Chamblee, GA, February 21, 2017 – by Trey Benton – Mercy Care officially broke ground in October of 2016 on its new 45,000 square foot clinic facility, slated to open in spring 2017 at the 5134 Peachtree Road location in Chamblee. But now, with the facility being largely completed, opening the facility that largely serves the poor and underserved, has been stalled due to “unexpected and complicated” DeKalb County sewer capacity issues.
Tom Andrews, President, Mercy Care Atlanta and Alan Bradford, Mercy Care Atlanta Chief Operations Officer, explains in a letter to stakeholders, partners and supporters in the Chamblee area, the issue stems from violations of the Environmental Protection Agency’s Clean Water Act followed by DeKalb County’s 2010 agreement to make major improvements to its sanitary sewer system and remediate limitations in its infrastructure and capacity.
“The county is requiring Mercy Care to make significant adjustments to the clinic’s wastewater handling system before we can obtain a certificate of occupancy,” the letter explains. “Because this requirement was only recently conveyed by the county, our project team—including contractors and architects—has been working closely with county officials to develop a feasible solution. With as much information as we have now—and details are still very much in flux—we anticipate resolving this issue and opening not before late April or early May 2017.”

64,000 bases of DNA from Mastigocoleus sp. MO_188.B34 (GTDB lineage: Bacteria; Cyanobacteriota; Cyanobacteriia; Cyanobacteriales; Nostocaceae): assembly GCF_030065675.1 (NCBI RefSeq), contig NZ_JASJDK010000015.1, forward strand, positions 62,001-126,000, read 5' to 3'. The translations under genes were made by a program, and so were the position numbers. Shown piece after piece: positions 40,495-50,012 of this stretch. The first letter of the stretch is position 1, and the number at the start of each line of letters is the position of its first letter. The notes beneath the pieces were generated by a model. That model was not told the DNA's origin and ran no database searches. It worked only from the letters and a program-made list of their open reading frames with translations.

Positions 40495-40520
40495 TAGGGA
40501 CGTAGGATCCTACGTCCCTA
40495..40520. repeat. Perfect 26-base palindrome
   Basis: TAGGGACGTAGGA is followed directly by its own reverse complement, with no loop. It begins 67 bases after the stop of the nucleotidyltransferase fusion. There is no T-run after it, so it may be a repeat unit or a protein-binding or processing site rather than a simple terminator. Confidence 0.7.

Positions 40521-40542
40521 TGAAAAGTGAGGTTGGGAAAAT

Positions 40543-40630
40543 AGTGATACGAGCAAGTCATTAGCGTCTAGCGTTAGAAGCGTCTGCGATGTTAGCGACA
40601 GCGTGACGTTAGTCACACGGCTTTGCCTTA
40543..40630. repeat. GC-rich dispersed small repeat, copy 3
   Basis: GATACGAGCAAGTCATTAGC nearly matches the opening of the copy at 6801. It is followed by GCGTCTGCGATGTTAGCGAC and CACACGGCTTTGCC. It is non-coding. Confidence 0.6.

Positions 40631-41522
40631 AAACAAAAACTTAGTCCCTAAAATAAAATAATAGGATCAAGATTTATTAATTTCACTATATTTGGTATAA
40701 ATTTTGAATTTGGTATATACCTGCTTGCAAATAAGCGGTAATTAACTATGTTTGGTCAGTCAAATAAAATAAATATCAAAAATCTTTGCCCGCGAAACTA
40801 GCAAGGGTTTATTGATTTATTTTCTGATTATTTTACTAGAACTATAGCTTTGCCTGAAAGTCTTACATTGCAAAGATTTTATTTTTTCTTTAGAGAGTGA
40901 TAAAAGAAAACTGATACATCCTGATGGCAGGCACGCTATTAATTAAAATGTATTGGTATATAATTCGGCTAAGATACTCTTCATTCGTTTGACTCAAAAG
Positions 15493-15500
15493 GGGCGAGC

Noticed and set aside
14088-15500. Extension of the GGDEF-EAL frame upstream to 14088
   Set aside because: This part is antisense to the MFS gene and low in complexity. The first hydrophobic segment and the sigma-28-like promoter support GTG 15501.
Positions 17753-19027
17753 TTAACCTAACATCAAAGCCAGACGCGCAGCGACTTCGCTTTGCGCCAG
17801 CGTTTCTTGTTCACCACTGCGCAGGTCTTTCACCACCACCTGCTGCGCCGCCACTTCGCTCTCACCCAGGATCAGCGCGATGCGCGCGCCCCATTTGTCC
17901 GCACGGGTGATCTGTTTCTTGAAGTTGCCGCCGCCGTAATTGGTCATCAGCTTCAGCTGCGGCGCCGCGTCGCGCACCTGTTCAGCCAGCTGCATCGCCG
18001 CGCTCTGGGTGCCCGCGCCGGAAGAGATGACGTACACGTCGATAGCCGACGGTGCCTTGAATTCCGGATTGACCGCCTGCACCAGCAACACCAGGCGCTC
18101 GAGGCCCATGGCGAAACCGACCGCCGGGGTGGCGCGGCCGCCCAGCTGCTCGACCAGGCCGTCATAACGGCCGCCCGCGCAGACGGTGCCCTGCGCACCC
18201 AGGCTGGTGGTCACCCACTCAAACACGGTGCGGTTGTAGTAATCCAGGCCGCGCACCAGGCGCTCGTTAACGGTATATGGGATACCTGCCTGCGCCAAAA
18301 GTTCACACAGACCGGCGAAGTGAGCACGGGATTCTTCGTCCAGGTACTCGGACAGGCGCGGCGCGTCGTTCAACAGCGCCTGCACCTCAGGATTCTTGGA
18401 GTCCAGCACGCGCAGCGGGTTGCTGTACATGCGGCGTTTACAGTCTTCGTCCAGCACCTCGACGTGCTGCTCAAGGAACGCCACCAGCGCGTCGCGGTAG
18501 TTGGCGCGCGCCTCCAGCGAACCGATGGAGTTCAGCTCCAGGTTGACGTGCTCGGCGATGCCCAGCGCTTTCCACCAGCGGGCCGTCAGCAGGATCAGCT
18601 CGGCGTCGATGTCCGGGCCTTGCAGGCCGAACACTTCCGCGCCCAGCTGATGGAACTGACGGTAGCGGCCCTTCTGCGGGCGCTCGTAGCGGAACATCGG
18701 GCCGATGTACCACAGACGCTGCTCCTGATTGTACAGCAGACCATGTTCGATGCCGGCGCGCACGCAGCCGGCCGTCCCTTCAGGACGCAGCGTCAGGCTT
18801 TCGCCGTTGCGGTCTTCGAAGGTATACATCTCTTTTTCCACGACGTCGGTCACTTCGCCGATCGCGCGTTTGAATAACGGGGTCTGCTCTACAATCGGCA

Chamblee Mayor Pro-tem and City Councilman Brian Mock told The Post, “I just think it’s absolutely shameful that we have a beautiful new multi-million dollar facility ready to open its doors that will sit empty for another two months due to issues with the county water and sewer system. Another two months of healthcare denied to those in our community who need it most, all because the county can’t get their act together.”
Once open, the new clinic will more than triple the current service capacity at Mercy Care’s existing North clinic location, housed along the Buford Highway corridor, and will expand services to include optometry, ultrasound, radiology, integrated behavioral health and a variety of health education programs. Mercy Care also collaborated with Children’s Healthcare of Atlanta to provide on-site pediatric primary care.
“Our commitment to meeting the healthcare needs of the poor and underserved in Chamblee and the surrounding area is unwavering, and we are prayerfully envisioning a successful launch of Mercy Care Chamblee in a few months,” says Mercy Care in the letter.
According to the DeKalb Consent Decree and to comply with U.S. EPA and the Georgia EPD regulations, the County is prohibited from issuing any new or in-progress projects that have not received a Certificate of Occupancy without an acceptable sewer capacity mitigation plan in place. This primarily affects projects that result in a net increase in the amount of sewage output on sewer lines that have been identified as being at or near capacity, or on lines that have had a history of sewer spills.